The Euro levels set emissions standards for passenger cars, and were introduced to improve the overall air quality in Europe by reducing the levels of harmful exhaust emissions, chiefly: nitrogen oxides (NOx), carbon monoxide (CO), hydrocarbons (HC), and particulate matter (PM). EU emissions tests are becoming more stringent over time and coupled with the gradual lowering of non-dispersible chemicals that are permissible, it becomes considerably harder to achieve a pass when testing newer parts and newer vehicles.

Further corroborating the importance of Euro levels in control emissions, Mark said, “Complying with EU emissions standards will be beneficial to air quality and climate policies, whilst also providing mutual benefits to climate change. Failing to meet emissions standards will lead to a much higher chance of related vehicle issues and potential part warranty returns. I believe that if individuals obtain  an understanding of the importance of obeying EU emissions standards, we will have a better chance of tackling the consequences brought about by EU emissions, and ultimately bring about change.”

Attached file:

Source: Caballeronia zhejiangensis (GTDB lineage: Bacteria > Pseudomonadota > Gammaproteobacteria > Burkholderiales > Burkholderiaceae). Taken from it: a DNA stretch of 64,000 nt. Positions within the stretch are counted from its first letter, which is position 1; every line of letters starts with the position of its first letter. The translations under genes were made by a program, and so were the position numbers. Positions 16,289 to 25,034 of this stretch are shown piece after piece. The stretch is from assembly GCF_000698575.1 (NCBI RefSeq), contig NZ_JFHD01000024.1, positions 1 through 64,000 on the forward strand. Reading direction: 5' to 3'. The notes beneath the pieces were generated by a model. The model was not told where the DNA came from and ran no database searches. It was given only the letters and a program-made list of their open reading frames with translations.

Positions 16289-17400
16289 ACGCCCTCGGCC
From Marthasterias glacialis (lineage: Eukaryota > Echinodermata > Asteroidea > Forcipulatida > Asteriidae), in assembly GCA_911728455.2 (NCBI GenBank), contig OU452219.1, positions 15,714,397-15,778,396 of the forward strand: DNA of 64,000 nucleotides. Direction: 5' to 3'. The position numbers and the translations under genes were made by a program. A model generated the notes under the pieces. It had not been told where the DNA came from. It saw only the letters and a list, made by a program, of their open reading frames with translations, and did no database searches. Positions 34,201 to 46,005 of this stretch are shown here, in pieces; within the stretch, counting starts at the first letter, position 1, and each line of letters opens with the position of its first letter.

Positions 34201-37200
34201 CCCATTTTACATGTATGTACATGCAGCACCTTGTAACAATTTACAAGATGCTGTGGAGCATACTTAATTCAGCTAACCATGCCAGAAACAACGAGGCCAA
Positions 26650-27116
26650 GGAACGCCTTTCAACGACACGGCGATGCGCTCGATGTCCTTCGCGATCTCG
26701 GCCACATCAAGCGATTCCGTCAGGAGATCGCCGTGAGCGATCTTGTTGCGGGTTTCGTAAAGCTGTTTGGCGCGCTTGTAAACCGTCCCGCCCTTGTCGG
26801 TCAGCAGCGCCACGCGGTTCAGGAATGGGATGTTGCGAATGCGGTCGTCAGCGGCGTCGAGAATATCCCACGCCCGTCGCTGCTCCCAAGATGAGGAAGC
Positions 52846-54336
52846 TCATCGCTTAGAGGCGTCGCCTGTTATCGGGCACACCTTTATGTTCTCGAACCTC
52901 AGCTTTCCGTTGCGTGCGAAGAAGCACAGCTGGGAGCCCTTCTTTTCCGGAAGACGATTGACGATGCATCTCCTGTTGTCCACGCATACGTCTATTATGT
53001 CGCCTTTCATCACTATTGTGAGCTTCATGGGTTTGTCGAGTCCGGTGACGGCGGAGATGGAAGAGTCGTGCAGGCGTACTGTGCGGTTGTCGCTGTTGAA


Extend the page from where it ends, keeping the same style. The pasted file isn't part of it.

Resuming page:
So, when it comes to combating the current emissions crisis at hand, what can we do?

Mark said, “Certainly a large amount of responsibility lies with factor staff, but customers who actively push factors to use the correct part will be playing a role in combating emissions. With this in mind, it is important that people know what can be done to ensure European emissions standards are met. Firstly, the right part needs to be fitted to the right vehicle, according to the emissions standard of the vehicle in question. Vehicles and replacement emissions control devices must meet the specific standard for exhausts emissions before they can be offered for sale in the European Union.